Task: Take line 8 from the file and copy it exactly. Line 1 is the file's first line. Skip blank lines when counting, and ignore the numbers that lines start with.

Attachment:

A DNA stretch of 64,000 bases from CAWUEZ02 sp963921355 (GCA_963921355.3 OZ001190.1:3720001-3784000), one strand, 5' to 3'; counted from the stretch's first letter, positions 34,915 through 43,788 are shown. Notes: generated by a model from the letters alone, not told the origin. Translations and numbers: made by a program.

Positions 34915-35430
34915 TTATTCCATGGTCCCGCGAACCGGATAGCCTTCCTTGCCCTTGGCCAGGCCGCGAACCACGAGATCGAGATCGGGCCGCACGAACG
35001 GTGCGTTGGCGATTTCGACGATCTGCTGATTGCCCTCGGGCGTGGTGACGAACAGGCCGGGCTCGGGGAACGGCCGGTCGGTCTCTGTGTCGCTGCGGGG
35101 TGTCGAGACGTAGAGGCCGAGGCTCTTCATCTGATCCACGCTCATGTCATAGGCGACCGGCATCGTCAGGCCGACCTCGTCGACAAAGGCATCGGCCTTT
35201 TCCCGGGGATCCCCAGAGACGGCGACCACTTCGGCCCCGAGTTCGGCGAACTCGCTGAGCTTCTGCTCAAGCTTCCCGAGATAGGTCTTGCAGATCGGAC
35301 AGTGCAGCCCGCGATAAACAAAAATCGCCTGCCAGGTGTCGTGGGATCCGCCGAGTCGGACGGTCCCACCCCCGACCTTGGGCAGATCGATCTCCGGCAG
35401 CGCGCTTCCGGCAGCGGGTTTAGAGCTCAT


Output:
35401 CGCGCTTCCGGCAGCGGGTTTAGAGCTCAT